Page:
I was initially skeptical when Epic!, a provider of ebooks and online content for schools, branched out into the traditional publishing market. However, several of their titles have proven quite popular and over the past few years they have created several excellent graphic novels and chapter books. One of the tests of staying power is whether promised sequels of properties appear and Cat Ninja looks as though it is going to be a long-running series.

Originally published in print in 2020, Cat Ninja follows the adventures of Claude, a grey-striped cat who moonlights as Cat Ninja, a superhero in Metro City. The comic is episodic, including the first five digital issues released online, but does follow a rough storyline. The first collection introduces Cat Ninja and readers hear the origins of both the titular superhero and his first nemesis, Master Hamster. Humor abounds as the two balance their lives as pets with their dramatic battles, secret lairs, and gadgets, while a second story line introduces a mysterious villain and follows the family life of their owners. Leon and Marcie appear to be Asian-American and are dealing with their parents’ separation and divorce as well as the normal worries of school and friends.

The second collection, Cat Ninja: Time Heist, teams up Cat Ninja, Master Hamster (aka Mr. Squeaks), and a series of new villains and superheroes with a hatchling owl Hoot and a mysterious visitor from the future. The whole family will have to work together the save the day and find out who is mysteriously controlling superheroes and supervillains alike.

The first title is illustrated by Yehudi Mercado, the second by Chad Thomas. Bonus content is included in the print versions, including additional sketches and activities.

The illustrators do a good job of matching up their styles, so the reader hardly notices the transition. Mercado’s style is a little smoother and sleeker, while Thomas is more of a commercial illustrator with bigger eyes, thicker lines, and a slightly more exaggerated style. The art includes a diverse range of characters, both in the animal superheroes and villains and in the people in the city: Black; female police; passersby wearing hijab; and a diverse range of skin colors in the teachers at the kids’ school. Humor is the main focus here, though, with lots of weird gadgets, visual gags, dramatic reveals, and explosions. Mercado brings to life the immortal Fury Roach, a lumpy brown cockroach, with a hilarious montage of the roach’s costumes through the ages and the kids’ harried and caring but unobservant parents, always seen in scrubs or business suits. Thomas carries on Mercado’s depiction of various animals battling throughout the books, although emphasizes the cartoon aspect a little more in the second book, which keeps it from getting too dark. Their combined style keeps the animals from becoming just another set of cartoon creatures, though. Cat Ninja flies across the page with athleticism and enthusiasm, but he also has moments of just being a happy, purring pet or a soaked, miserable cat. Cynical Mr. Squeaks, an overgrown brown hamster with a perpetual sneer can show a softer side when he helps out his family, and fluffy little Hoot combines ultimate cuteness with ultimate destruction in her debut in the second book, with giant eyes, fluffy feathers, and the aimless flutterings of a newly hatched chick.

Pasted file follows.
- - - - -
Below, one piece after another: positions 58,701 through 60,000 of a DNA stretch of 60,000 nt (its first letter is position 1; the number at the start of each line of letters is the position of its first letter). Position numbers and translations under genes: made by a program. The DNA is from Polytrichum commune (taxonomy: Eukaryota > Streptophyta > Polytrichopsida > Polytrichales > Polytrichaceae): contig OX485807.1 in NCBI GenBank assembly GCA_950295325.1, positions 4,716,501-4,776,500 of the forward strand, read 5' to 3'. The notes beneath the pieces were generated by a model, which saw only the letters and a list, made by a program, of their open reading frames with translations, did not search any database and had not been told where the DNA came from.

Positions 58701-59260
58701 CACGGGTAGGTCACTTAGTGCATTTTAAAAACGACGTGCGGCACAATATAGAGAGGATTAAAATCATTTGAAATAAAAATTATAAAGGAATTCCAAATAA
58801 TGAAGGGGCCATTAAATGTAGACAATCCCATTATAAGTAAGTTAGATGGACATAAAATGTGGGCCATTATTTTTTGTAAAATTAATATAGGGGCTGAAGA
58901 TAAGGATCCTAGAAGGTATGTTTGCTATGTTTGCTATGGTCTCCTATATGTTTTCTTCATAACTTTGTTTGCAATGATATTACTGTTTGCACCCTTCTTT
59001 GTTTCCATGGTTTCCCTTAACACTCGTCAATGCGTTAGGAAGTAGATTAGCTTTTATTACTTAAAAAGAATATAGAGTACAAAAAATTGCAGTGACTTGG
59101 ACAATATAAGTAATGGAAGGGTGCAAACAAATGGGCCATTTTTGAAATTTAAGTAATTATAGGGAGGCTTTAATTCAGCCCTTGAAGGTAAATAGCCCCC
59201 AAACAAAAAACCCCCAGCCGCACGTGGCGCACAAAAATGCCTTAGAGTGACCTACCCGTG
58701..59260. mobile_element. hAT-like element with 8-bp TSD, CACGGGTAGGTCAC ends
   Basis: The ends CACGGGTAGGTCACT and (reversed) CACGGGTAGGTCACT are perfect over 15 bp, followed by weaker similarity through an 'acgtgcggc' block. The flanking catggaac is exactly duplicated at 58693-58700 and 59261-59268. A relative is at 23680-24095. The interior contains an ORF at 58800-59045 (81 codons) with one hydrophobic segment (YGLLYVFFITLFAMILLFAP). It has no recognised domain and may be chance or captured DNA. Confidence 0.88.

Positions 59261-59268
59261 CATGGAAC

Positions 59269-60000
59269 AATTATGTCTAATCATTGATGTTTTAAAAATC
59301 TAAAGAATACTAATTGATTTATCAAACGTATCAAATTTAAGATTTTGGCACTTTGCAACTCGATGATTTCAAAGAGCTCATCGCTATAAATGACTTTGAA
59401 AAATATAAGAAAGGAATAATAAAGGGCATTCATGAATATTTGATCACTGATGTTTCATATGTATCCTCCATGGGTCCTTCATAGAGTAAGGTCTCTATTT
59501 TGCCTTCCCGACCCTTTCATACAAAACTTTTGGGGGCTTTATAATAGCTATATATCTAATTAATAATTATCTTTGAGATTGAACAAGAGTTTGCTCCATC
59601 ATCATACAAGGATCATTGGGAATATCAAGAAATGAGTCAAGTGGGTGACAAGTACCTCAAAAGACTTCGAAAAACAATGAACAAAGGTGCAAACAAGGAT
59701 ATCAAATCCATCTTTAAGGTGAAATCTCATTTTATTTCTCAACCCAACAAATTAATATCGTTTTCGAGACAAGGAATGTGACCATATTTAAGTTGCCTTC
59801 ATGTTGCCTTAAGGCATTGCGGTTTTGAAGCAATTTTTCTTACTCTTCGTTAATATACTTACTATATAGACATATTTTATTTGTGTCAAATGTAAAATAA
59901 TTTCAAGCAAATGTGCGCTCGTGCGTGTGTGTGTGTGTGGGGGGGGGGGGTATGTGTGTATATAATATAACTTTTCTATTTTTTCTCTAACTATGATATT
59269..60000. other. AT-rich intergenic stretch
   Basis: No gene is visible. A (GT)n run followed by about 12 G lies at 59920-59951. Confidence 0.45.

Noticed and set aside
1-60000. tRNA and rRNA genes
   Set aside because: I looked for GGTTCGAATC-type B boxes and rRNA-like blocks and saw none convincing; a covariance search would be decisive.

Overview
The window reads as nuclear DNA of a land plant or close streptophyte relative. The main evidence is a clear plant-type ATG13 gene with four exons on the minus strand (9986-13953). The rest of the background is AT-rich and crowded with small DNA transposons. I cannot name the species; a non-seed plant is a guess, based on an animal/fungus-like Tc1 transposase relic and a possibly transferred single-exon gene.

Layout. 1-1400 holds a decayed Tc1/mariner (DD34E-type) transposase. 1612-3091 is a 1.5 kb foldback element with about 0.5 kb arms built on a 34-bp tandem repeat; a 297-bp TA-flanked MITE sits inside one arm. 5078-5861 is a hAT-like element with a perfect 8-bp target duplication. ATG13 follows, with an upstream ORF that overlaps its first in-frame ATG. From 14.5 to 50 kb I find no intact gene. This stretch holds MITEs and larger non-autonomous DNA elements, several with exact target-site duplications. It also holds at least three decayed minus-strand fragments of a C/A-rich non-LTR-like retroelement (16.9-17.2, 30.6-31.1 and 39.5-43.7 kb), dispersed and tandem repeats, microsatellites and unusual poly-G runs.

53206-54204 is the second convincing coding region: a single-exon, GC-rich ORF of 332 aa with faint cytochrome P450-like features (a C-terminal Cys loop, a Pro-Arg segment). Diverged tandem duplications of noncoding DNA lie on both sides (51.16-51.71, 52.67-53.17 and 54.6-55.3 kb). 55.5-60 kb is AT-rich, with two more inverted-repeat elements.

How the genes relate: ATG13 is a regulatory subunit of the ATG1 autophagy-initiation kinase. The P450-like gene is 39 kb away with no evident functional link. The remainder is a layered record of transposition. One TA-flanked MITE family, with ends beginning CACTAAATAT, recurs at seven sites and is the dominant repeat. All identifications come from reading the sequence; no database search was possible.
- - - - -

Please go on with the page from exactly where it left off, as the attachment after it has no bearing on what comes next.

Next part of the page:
There have been a lot of Dog Man read-alikes in the past few years, but Cat Ninja manages to include the familiar humor, animal characters, and adventures, while being a unique creation of its own, emphasizing the importance of family no matter what it looks like. Parents who are reluctant to endorse the cruder humor of Pilkey will be relieved by the more light-hearted and situational comedy of this series, especially for younger readers. Available in paperback, paper over board hardcovers, or prebound editions, these are sure to circulate enthusiastically to elementary students in schools and libraries.

Cat Ninja 
By Matthew Cody
Art by Yehudi Mercado, Chad Thomas
Andrews McNeel, 2020
vol 1 ISBN: 9781524860943
vol 2 ISBN: 9781524868086

NFNT Age Recommendation: Easy Readers (5-9), Middle Grade (7-11)

  • Jennifer

    | She/Her Youth Services Librarian, Matheson Memorial Library

    Reviewer

    Jennifer Wharton is the Youth Services Librarian at Matheson Memorial Library in Elkhorn, Wisconsin where she maintains the juvenile and young adult graphic novel collections and was responsible for creating the library’s adult graphic novel collection. She is constantly looking for great new comics for kids and teens and new ways to incorporate graphic storytelling in programming. Jennifer blogs for preschool through middle grade at JeanLittleLibrary and has an MLS from the University of Illinois at Urbana-Champaign.

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